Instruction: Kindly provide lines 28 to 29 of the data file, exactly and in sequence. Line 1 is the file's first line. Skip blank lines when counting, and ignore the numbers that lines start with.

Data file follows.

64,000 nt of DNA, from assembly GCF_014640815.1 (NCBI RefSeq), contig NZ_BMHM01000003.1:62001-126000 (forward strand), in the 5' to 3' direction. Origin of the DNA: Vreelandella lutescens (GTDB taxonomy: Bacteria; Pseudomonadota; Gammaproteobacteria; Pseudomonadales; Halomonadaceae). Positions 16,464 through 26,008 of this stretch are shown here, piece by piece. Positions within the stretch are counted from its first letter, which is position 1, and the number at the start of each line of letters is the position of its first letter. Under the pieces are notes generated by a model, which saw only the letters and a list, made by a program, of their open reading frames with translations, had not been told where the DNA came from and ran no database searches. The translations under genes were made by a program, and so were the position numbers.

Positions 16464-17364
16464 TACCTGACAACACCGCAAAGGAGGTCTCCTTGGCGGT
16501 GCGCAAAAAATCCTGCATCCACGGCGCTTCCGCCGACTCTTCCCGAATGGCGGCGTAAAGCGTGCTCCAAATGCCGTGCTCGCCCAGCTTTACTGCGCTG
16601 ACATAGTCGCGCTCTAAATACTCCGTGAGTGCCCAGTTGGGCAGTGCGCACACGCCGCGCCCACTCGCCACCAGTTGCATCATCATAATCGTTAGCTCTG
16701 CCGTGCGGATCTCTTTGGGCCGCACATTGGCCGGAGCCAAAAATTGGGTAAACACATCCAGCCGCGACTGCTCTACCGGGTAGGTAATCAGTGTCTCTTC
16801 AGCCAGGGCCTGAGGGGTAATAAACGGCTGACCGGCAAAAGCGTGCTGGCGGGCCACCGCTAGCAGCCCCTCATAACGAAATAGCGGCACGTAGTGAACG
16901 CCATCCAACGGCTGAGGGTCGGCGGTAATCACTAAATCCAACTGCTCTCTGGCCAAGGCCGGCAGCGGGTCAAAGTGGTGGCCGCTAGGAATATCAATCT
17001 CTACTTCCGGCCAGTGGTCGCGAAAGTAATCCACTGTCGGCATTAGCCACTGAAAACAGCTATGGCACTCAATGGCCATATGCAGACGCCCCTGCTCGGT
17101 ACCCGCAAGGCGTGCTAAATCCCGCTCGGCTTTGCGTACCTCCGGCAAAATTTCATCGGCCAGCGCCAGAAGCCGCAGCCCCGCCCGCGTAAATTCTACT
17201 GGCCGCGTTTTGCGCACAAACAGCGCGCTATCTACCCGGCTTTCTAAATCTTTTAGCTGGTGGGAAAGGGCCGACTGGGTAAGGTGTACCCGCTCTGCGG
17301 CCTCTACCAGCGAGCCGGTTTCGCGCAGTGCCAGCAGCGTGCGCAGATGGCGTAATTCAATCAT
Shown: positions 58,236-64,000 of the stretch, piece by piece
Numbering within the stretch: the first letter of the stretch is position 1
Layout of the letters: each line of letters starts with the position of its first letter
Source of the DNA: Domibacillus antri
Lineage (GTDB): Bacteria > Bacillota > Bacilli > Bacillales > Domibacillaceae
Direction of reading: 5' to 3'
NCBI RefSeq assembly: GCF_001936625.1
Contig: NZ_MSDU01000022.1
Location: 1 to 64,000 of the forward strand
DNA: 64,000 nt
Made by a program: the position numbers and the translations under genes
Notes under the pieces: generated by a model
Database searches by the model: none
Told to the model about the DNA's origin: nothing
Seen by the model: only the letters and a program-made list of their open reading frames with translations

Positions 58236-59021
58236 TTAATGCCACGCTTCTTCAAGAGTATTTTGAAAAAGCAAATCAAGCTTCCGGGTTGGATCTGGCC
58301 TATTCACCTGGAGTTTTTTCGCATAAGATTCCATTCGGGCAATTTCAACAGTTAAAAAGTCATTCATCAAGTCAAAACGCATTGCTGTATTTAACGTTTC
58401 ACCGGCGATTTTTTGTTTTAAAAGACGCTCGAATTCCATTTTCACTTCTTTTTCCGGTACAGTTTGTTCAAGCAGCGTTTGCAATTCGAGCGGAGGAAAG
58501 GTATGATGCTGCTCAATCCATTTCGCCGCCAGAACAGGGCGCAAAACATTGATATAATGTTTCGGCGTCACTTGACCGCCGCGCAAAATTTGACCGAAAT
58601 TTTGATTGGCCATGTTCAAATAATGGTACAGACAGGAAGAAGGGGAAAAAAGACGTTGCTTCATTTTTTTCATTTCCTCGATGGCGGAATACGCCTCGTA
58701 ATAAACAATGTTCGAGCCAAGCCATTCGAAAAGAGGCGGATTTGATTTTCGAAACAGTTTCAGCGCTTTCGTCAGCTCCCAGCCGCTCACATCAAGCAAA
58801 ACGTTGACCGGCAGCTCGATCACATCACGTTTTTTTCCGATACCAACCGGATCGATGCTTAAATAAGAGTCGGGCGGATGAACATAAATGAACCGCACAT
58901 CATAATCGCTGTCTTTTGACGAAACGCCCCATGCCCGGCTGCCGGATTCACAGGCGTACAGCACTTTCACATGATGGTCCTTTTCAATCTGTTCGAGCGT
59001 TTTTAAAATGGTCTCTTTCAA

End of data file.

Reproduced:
Positions 58236-59021
58236 TTAATGCCACGCTTCTTCAAGAGTATTTTGAAAAAGCAAATCAAGCTTCCGGGTTGGATCTGGCC